August 23, 2021

Swarm Mainnet Release — Adami v1.1.0 is live!

On 21 June 2021, Swarm released its first mainnet client. Today, Swarm is releasing a new version 1.1.0, fixing bugs and adding four new features.

Four testnet releases during the summer

Testnet and mainnet are two different environments. Some new network behaviours appeared after mainnet launch. With the community’s feedback and some heavy coding by the Bee team, it was possible to resolve most hiccups and performance. Four new releases were rolled out to the testnet. After significant testing done by both the Bee team and the community, Adami v1.1.0 is being released today. All future releases are expected to follow the same release rigour.

Bee v1.1.0 has four new features. A lot of focus has been devoted to inspecting the production network behaviour, ironing out all sorts of kinks, bugs, and performance issues. Upload resilience has been improved. This means that data should upload faster and more reliably. One of the main focus points is to constantly improve on these basic features.

The Bee team has also focused on improving the developer experience and made building on Swarm easier and faster.

If you are running a Bee node on mainet, update as soon as possible. Please check the release notes and the upgrade documentation.


The xDai chain is going to implement the London hardfork. Please stay informed and update your infrastructure accordingly, as OpenEthereum clients are still not guaranteed to be supported after the hardfork!

Let’s take a look at what’s new in the v1.1.0 release. For the full update details, please visit the release notes here.

There are two breaking changes

  • The log field traceid was renamed traceID
  • The standalone mode has been phased out (in favour of dev mode)

Four new features

  • Added estimation of the expected lifetime of batches. Now, uploaders canhave a better idea of how long their data will persist.
  • Added possibility to cancel transactions so nodes are not stuck because gas costs have suddenly increased
  • Allow node to start in dev mode which does not require a blockchain backend. All storage is done in memory and backend behaviour is mocked, so you can develop your apps on Swarm even faster! Run ./bee dev and give it a try
  • Add chunk upload endpoint that makes it possible to stream chunks via websockets

Performance improvements & bugfixes

  • Fixed deadlocks on context done in pushsync and retrieval protocols. This caused goroutine leaks and elevated memory consumption
  • Fixed a mantaray lookup bug where files that have shared prefix aren’t found correctly
  • Fixed a bug in kademlia that caused choosing a sanctioned peer closest to a chunk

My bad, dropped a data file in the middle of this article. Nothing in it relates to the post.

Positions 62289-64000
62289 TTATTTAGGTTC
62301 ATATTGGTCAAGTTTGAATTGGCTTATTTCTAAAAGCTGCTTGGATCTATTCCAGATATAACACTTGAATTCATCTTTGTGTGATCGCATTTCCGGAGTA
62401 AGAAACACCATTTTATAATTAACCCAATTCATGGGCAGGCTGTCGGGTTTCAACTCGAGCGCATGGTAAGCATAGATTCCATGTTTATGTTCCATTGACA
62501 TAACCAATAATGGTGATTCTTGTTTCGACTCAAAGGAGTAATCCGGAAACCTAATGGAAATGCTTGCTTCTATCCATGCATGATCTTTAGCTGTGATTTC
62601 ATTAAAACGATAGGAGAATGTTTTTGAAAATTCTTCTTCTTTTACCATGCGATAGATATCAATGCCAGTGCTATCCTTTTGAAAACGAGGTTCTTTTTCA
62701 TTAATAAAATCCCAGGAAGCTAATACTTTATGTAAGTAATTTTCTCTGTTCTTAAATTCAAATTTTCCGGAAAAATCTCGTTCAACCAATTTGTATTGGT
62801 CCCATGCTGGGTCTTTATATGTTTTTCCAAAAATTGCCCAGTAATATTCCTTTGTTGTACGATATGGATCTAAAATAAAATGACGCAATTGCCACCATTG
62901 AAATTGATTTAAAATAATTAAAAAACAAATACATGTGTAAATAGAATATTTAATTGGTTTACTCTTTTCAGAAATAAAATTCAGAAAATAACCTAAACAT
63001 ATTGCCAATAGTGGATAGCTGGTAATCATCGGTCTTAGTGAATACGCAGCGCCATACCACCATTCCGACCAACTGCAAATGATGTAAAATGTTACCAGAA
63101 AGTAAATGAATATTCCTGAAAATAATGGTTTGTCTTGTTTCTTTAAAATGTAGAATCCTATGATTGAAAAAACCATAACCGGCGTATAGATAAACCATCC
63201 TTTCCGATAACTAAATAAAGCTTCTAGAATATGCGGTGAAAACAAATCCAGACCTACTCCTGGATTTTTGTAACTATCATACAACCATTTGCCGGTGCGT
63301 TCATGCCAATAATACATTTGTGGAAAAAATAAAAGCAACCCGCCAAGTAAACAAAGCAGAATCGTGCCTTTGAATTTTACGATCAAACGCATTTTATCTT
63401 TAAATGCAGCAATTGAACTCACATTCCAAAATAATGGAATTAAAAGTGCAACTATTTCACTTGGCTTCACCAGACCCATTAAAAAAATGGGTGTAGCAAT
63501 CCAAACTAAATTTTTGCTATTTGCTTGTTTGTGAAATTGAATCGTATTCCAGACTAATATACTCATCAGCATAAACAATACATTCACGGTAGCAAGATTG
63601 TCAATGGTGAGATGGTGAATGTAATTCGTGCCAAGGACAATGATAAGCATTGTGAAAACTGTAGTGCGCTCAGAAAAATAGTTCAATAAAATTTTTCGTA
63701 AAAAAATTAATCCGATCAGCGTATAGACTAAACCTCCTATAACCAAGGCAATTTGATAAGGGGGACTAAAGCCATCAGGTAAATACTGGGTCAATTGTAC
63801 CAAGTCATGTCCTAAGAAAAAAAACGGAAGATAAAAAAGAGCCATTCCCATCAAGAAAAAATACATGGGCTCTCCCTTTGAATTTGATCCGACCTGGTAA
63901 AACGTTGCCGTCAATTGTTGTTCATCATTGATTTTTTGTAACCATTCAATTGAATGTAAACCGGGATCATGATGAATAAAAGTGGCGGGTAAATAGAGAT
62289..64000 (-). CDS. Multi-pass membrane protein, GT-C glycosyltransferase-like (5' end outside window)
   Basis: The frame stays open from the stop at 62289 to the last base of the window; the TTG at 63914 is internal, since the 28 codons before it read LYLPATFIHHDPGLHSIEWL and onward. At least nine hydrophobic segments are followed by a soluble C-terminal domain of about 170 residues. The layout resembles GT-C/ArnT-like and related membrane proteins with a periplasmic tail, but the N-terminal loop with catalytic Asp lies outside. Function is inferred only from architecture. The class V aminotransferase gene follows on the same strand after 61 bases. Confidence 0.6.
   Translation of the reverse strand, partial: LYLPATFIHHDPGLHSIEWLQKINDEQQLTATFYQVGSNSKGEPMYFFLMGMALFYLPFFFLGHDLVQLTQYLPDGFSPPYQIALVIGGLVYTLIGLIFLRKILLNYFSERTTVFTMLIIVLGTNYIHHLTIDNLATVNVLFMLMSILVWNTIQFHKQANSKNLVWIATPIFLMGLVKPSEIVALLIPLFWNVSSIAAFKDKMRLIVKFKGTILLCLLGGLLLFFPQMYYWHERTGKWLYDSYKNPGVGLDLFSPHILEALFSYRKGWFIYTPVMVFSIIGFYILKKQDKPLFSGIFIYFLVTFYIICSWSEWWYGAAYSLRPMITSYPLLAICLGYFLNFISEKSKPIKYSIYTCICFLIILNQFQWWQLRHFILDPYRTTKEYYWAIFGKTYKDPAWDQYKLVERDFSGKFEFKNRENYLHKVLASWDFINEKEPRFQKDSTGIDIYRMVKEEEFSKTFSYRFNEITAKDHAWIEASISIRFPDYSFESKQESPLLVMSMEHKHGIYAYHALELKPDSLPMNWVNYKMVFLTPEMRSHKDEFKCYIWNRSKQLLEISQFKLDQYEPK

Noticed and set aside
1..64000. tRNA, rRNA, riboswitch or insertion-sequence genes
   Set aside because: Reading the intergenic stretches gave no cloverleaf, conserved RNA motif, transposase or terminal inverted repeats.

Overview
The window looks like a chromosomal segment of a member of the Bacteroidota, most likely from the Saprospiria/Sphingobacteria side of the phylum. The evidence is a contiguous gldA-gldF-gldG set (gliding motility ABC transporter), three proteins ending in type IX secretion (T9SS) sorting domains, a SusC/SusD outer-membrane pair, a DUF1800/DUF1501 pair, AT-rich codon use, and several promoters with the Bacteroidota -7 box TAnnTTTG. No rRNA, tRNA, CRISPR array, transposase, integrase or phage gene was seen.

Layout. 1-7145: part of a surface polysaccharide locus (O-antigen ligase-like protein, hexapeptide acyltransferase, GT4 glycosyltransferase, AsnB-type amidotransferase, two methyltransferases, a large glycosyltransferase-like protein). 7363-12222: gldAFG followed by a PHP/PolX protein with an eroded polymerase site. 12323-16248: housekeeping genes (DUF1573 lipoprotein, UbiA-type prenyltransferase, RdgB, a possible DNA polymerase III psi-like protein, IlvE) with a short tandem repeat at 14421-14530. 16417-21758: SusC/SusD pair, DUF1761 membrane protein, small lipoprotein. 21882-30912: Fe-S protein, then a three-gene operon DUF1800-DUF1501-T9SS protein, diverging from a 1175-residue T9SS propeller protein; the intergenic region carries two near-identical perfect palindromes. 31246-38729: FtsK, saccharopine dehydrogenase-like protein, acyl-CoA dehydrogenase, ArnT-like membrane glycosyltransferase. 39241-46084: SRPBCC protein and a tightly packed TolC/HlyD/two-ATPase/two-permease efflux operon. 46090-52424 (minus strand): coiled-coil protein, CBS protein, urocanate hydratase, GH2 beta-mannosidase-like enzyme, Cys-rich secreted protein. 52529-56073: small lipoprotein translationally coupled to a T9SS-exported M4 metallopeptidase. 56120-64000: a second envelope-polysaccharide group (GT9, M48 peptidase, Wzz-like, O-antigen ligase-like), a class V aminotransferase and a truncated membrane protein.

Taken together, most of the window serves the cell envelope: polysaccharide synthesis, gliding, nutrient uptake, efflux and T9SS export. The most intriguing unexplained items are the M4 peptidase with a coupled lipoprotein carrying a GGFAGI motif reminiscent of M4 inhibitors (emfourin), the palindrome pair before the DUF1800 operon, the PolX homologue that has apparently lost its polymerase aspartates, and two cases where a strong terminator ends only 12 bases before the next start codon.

• Fixed excruciatingly long shutdown by allowing metrics to flush dirty
  • Improved PSS efficiency
  • Fixed wrong timestamp usage in time settlements
  • Fixed correct blocktime for xdai
  • Fixed possible gcSizeChange inconsistency
  • Limit concurrent access to some parts of the api resources to improve API consistency, since bee does not support parallel on-chain operations
  • Query header instead of block (resolves london hardfork related issues)
  • Fixed a bug in the cancelled transactions nonce check
  • Fixed unnecessary flushing of metrics that haven’t changed in kademlia


  • Updated go-ethereum version
  • Bump clef in docker compose
  • Added batchstore checksums
  • Expose the transaction API early
  • Add endpoint that emits information about collisions within all buckets of a batch
  • Kademlia metrics flush in a separate goroutine in a way that doesn’t affect connection management due to long flush times

Join Swarm’s testnet

As with any new software, updates and bug fixes are inevitable. Swarm’s team of developers is working hard to resolve issues reported by node operators. As usual, you can expect a few testnet releases with upgrades soon. You can follow those releases through a dedicated Discord channel. The next mainnet release usually follows after the releases have been tested on the testnet. All mainnet releases are published on our social media channels.

The best way to help build a truly stable and resilient network is by running testnet nodes. If you’re operating many nodes on the testnet, please also consider helping us with pre-release testing. Contact the Bee team via

Technical support and more information about the mainnet release is available on our Discord channel.

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